Dancing with a Kitchen Chair
In this vibrant collection of autobiographical essays, Sandra Rushing gracefully blends spirituality with old-fashioned honesty to communicate life's lessons and teach us what it means to be human. Set at the historic Poor House Farm in the tranquil Shenandoah Valley of Virginia, this is the story of the tragedy and mystery of growing up, the exhilaration of freedom, and the empty hunger of grief. Her Scottish father's fierce temper and unbounded generosity, her mother's Irish melancholia, and the power of the land merge and convey a passion felt on every page. Rushing's lyrical description and moving tales of strife, hope, and love craft the premise of the human journey—that “fighting and scrapping are part of it, whatever form they take,” that life is a gift, and that all things have a purpose.
What people are saying - Write a review
We haven't found any reviews in the usual places.
Time Dissolved into Life Journey
An Old Scottish Warrior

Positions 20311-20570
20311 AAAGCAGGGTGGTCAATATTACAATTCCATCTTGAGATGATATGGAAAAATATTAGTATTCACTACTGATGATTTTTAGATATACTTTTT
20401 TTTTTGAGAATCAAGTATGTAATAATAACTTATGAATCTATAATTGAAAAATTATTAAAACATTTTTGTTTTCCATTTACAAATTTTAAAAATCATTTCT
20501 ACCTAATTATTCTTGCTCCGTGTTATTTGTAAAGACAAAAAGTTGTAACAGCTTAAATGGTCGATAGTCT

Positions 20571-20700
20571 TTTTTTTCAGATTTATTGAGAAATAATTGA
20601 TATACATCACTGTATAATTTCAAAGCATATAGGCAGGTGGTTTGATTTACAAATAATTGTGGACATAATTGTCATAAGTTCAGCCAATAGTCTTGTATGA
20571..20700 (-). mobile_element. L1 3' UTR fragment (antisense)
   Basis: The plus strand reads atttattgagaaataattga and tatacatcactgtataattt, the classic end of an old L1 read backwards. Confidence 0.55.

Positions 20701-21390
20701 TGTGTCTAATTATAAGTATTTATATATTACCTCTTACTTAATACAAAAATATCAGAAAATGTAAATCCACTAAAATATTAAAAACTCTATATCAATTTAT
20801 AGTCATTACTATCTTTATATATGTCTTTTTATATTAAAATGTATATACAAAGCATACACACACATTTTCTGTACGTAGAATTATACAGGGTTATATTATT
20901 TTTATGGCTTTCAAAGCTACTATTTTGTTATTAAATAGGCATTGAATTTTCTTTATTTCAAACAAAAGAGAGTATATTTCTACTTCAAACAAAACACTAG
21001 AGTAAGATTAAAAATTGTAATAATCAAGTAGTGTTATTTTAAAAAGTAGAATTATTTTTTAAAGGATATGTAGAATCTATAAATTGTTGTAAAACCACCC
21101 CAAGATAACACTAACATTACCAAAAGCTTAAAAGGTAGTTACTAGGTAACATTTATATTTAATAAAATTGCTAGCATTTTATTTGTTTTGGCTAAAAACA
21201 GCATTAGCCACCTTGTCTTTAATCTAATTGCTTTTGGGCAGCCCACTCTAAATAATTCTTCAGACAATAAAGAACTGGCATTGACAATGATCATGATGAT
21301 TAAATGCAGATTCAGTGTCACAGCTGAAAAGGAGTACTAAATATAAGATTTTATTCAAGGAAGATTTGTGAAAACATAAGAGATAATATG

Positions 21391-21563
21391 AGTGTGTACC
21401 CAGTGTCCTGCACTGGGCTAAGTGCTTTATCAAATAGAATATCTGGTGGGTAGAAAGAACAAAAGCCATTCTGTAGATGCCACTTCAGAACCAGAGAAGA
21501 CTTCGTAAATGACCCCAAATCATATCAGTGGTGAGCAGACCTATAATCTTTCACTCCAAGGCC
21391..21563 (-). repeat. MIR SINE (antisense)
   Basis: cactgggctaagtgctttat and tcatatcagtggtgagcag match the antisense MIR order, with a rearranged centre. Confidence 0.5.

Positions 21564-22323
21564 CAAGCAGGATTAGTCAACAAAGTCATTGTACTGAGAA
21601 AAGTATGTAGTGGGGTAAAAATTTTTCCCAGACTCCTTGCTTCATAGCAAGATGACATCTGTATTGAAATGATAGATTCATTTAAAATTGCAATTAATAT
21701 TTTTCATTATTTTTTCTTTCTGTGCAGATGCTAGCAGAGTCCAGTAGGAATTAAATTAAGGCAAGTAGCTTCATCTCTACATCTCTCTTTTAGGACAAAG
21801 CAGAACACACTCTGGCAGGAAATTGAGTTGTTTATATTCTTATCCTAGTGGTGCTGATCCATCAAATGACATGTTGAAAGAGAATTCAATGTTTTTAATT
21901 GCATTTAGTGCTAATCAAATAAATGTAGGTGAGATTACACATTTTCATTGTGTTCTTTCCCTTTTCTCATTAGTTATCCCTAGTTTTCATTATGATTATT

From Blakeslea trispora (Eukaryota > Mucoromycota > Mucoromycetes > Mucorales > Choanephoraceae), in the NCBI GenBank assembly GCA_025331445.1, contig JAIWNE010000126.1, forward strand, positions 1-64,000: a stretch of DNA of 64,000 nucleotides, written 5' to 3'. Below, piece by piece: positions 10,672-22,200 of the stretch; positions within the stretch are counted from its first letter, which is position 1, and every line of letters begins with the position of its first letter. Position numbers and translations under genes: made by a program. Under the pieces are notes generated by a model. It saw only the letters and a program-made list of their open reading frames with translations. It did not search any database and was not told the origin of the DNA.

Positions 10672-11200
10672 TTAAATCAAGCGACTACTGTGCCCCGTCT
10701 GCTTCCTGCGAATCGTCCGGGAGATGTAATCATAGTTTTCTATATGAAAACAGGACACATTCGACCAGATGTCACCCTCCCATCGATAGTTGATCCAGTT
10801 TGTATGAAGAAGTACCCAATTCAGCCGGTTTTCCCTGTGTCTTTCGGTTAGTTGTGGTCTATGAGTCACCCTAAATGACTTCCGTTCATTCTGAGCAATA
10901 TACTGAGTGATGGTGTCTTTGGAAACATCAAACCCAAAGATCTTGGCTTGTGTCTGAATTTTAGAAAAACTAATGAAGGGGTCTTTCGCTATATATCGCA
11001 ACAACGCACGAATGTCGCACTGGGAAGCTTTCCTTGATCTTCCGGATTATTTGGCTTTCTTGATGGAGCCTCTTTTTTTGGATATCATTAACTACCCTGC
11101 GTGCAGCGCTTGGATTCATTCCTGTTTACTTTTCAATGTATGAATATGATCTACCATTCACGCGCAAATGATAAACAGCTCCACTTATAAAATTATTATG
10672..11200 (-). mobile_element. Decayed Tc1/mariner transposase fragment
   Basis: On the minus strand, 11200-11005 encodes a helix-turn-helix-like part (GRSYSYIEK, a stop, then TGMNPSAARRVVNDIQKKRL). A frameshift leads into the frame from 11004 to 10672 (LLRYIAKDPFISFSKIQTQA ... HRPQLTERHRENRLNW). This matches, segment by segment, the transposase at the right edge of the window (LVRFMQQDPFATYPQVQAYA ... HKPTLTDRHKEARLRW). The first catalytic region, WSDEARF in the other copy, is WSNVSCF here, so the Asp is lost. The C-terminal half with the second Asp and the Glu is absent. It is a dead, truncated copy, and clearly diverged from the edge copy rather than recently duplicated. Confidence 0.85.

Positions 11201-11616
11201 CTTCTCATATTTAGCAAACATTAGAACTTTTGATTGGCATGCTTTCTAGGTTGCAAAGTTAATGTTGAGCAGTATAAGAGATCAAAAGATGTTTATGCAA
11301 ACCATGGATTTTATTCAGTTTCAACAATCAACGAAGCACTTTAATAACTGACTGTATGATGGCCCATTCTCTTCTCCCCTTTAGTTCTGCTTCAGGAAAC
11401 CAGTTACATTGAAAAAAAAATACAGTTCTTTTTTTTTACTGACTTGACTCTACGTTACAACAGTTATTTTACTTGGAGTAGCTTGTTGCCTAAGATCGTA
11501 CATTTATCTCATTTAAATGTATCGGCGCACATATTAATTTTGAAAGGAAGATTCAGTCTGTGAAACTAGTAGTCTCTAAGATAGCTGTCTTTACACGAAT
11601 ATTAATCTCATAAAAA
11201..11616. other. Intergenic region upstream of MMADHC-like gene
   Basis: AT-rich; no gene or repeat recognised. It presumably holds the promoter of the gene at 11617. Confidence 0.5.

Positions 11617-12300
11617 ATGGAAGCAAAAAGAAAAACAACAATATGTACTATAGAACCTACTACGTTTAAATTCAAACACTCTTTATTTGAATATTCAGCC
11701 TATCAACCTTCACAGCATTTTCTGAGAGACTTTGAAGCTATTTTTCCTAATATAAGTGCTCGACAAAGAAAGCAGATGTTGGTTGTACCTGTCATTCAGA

An Irish Lassie and Her Melancholia
An Echo of Unfettering
Lost in the First Grade
Stalking the Roof Ridge with a Tiger Woman
Feeding Upon Psalm Bread with an Irish Dancer
Rivergazing with a Tattered Prophet
A Patchwork Christmas Remembered
The Faces We Deserve?
A Thing Called Sausage Deprivation
The Spirit of Story
Perhaps an Epilogue
Annie Hall asked Aunt Carrie baby beneath beside birth Blue Ridge Mountains boys don’t cry brothers called Carrie’s chair child Christmas church colored corner couldn’t cream Daddy’s damned dance daughter death dotted swiss dress eyes face farm father father’s fear feel feet filled folks front garden grandmother Granny Carter Granny Champagne grocery hair hand he’d head heart hill hogs inside Jessie journey killing kitchen door knew later laugh legacy legs lived looked Mack Mama’s meal memories milk Miss Ward morning mother mother’s never night North Dakota one’s Perhaps pinto beans porch Prevenient grace remember remember Mama ritual Rockbridge County sausage seemed sister slip spirit stairs stand Stanley Kunitz stepped stood stopped story strangers surely tears thing told truck tucked turkeys turned upstairs Virginia walked wanted Ward’s watch wear woman words